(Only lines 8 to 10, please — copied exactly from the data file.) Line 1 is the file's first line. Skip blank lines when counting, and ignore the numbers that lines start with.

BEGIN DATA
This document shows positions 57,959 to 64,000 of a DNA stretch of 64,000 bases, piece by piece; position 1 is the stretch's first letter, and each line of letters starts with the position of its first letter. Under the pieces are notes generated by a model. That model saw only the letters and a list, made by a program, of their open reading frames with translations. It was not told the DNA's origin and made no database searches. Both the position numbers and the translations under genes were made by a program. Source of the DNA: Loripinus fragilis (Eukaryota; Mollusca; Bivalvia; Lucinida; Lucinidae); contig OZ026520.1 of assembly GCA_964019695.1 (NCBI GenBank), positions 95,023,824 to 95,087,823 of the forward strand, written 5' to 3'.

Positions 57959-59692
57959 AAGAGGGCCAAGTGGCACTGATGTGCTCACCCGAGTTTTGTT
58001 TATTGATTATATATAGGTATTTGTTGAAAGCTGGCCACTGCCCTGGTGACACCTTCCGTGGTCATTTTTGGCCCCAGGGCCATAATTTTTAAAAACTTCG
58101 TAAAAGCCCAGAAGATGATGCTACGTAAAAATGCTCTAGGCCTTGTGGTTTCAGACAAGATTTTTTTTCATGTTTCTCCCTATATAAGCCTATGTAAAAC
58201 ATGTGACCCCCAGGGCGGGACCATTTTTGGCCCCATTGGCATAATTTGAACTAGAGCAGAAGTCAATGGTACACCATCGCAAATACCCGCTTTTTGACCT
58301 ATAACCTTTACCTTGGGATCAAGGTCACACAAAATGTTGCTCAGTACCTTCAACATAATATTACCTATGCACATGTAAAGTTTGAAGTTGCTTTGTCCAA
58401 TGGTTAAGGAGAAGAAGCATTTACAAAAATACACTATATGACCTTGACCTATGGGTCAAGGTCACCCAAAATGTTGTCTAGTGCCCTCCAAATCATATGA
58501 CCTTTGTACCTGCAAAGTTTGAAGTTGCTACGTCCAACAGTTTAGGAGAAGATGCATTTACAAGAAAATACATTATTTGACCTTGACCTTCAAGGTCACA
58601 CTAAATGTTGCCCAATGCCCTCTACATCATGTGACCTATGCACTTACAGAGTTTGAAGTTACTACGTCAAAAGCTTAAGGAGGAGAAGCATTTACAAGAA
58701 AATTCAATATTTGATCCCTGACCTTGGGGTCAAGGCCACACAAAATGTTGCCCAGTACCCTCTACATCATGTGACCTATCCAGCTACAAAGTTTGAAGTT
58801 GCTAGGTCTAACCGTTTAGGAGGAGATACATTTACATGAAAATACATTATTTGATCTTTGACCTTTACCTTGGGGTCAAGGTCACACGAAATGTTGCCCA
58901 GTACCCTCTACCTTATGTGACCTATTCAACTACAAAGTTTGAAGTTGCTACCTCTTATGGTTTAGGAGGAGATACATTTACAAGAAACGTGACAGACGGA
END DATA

58401 TGGTTAAGGAGAAGAAGCATTTACAAAAATACACTATATGACCTTGACCTATGGGTCAAGGTCACCCAAAATGTTGTCTAGTGCCCTCCAAATCATATGA
58501 CCTTTGTACCTGCAAAGTTTGAAGTTGCTACGTCCAACAGTTTAGGAGAAGATGCATTTACAAGAAAATACATTATTTGACCTTGACCTTCAAGGTCACA
58601 CTAAATGTTGCCCAATGCCCTCTACATCATGTGACCTATGCACTTACAGAGTTTGAAGTTACTACGTCAAAAGCTTAAGGAGGAGAAGCATTTACAAGAA